Risks of getting a credit card with a business partner
By Elaine Pofeldt
Your Business Credit
Elaine Pofeldt is a journalist whose articles on entrepreneurship and careers have appeared in Fortune, Working Mother, Money and many other publications. She is a former senior editor at Fortune Small Business magazine and an entrepreneur herself, as co-founder of 200kfreelancer.com, a website for independent professionals. She writes "Your Business Credit," a weekly column about small business and credit, for CreditCards.com.
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Dear Your Business Credit,
I run a
small business with a 50-50 partner. We are thinking of applying for a business
credit card. I have never asked my
partner about his credit score. If our application were to get rejected, would
that hurt my credit score? And if we got a joint card and my partner were to
misuse the card, would that affect my credit? -- Worried
to ask these questions now -- before you apply.
If you and
your partner seek a business credit card together and the application gets
rejected, it won't have much of an effect on your credit score, according to Leslie
Tayne, an attorney based in Melville, N.Y., who works with small businesses on
issues related to debt and credit. "It's a minor hit," says Tayne.
exception is if you apply for multiple credit cards, and credit bureaus see
multiple inquiries on your credit history at around the same time. That could
cause a more significant dip in your score, albeit a temporary one.
there are bigger risks in this situation. The real minefield is tying your
credit to each other's.
You have several options in the way you sign up. You can have joint credit -- which makes both of you responsible for the debt -- or one of you can be the main applicant with the other one added as a co-signer or authorized user. A co-signer is a guarantor for the debt and may or may not have access to the credit. An authorized user is not responsible for repayment of the debt but has access to the credit.
No matter which option you choose, the bank will require at least one of you to provide a personal guarantee that the debt will be paid. "Whenever you put a card
in a company name, generally someone has to personally guarantee it and is able to
get other cards in other names."
If you provide a personal guarantee, the handling of the card's debt is reported to the credit bureaus and affects your personal credit history, though typically not as much as a personal card would.
matter if your partner covers a certain portion of the bill. That's between the
two of you. The credit card issuer will still pursue the signers on the account
if it doesn't get paid. If you happen to be married, an unpaid bill could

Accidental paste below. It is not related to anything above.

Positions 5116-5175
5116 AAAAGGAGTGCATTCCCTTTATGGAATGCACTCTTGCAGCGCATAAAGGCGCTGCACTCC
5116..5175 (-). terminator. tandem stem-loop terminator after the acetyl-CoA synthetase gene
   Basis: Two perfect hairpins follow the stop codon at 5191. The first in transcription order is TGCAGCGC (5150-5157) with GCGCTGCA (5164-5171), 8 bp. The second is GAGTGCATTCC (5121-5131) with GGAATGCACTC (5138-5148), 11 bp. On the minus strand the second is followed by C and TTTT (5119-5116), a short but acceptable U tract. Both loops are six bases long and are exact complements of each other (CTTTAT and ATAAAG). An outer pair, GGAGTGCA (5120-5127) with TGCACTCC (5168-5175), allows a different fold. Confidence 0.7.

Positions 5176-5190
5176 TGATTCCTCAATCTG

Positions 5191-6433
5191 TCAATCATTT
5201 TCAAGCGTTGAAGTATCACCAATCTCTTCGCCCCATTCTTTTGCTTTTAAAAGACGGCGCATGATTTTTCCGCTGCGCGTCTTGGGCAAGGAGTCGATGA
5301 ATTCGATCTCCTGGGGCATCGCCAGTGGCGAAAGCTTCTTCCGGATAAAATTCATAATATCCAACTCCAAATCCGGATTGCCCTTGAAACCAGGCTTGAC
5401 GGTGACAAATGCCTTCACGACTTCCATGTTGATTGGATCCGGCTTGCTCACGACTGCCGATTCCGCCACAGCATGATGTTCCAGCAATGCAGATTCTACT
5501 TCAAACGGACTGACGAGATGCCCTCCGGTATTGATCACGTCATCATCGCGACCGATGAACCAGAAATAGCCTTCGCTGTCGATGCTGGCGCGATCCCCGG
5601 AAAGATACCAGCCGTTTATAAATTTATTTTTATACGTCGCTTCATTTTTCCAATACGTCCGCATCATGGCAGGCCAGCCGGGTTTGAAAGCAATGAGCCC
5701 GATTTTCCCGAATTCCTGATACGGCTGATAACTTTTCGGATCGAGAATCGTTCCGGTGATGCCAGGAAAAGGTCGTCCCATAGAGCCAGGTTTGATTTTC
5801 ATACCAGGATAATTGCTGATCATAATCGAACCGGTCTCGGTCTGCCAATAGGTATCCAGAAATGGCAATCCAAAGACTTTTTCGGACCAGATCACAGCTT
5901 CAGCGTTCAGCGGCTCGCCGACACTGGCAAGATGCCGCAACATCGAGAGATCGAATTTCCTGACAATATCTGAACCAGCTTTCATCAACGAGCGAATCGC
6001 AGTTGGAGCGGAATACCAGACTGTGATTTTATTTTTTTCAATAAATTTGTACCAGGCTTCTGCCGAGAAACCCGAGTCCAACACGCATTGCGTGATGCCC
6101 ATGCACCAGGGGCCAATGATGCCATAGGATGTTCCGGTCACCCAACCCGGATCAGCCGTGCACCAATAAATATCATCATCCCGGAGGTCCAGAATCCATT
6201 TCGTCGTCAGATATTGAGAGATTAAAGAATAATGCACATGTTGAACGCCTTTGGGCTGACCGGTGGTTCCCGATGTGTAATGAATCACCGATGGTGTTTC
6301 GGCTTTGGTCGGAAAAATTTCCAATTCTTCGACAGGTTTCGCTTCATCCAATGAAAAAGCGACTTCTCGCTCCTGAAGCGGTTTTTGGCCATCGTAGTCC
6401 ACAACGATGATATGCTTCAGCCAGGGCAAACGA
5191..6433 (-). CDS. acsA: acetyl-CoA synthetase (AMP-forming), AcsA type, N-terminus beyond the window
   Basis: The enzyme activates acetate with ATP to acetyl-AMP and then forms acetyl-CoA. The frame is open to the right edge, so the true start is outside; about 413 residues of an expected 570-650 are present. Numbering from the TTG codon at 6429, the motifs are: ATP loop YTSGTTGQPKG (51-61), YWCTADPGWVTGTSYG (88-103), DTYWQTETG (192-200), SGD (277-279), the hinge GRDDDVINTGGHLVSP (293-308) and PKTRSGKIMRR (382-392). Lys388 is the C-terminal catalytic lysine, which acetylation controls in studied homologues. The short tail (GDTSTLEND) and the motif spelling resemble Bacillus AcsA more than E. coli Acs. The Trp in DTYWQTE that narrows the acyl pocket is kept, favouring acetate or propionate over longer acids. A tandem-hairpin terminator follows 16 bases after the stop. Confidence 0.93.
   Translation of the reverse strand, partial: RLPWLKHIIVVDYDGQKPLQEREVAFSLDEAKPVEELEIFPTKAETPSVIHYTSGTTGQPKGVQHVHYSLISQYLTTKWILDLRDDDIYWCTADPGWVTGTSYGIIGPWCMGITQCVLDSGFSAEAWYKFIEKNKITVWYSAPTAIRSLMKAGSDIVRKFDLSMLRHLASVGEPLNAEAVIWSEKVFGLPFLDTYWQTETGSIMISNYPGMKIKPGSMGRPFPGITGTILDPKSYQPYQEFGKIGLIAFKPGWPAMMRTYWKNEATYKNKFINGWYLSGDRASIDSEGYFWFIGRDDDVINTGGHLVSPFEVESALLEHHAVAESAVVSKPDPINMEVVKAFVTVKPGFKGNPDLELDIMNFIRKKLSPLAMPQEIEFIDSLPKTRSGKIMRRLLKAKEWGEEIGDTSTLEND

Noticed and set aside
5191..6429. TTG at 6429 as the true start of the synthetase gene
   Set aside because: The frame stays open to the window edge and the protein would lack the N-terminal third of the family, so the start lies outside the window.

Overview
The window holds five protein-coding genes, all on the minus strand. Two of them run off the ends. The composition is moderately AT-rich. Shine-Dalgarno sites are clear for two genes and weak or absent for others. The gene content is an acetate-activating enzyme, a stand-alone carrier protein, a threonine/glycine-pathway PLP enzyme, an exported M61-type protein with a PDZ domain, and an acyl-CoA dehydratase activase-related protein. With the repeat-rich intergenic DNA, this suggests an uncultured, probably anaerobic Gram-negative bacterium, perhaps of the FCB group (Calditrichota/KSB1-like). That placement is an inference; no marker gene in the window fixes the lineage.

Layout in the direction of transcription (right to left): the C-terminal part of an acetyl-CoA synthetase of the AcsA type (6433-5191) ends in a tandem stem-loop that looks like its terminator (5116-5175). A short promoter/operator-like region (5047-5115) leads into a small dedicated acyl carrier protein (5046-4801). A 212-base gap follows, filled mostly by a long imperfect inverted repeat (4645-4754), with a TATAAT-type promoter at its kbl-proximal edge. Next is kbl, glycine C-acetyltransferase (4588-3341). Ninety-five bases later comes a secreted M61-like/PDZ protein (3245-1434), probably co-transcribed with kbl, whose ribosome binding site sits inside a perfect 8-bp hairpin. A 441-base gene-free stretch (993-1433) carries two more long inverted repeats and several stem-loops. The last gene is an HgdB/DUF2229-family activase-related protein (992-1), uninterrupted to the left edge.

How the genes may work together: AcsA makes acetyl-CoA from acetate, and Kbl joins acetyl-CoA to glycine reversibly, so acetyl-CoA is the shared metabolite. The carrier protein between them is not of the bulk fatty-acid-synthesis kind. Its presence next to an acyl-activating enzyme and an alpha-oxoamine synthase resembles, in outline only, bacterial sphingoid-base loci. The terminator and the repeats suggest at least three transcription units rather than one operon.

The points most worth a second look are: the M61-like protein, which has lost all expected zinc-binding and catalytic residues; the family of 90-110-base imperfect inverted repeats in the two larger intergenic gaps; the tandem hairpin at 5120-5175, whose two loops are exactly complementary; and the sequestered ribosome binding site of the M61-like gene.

affect your spouse's financial situation, too. Applying for a loan as a married
couple will be much harder if your credit score is in the basement because of
something your business partner did.
go wrong? In a worst-case scenario, your partner could go on a spending binge, run
up a big bill for personal expenses he can't pay, quit the business, ignore
your calls and emails, and leave you with the tab. That's pretty unlikely. But
even if there's no drama, you could still put your credit score at risk. Say
you and your partner decide that he will write the monthly check to pay off
your joint credit card balance, but he turns out to be forgetful and makes a
payment very late. Depending on how tardy it is, this could affect your credit
history. "When you go
into business, you can't control another person," notes Tayne.
it is possible for each of you to open separate credit card accounts in the name of the business, for which
you are individually responsible, she says. Doing
this separately will still enable you to start building up a credit history for
note that Tayne advises would-be business owners against going into business
with anyone whose credit score they don't know. We all have heard of business
partnerships that have gone awry after a good beginning.
If your partner has a
low credit score, it doesn't mean you should avoid doing business together. It's
possible he just hasn't used credit much in the past. However, it may point the
way to red flags, so it's always good to have an open discussion about any background
issues going on in your lives that may affect the business -- before you form an
LLC or incorporate.
See related: In case of default, business credit cards get personal
, 10 ways business credit cards are different
, 5 things you should know about business credit scores
Elaine Pofeldt is a journalist who specializes in entrepreneurship and careers, contributing to publications such as Fortune, Money, Working Mother and many others. She is a former senior editor at Fortune Small Business magazine and an entrepreneur herself, as co-founder of 200kfreelancer.com, a website for independent professionals.
Elaine answers a question about small business and credit from a CreditCards.com reader each week.
Send your question to Your Business Credit.
Published: January 28, 2013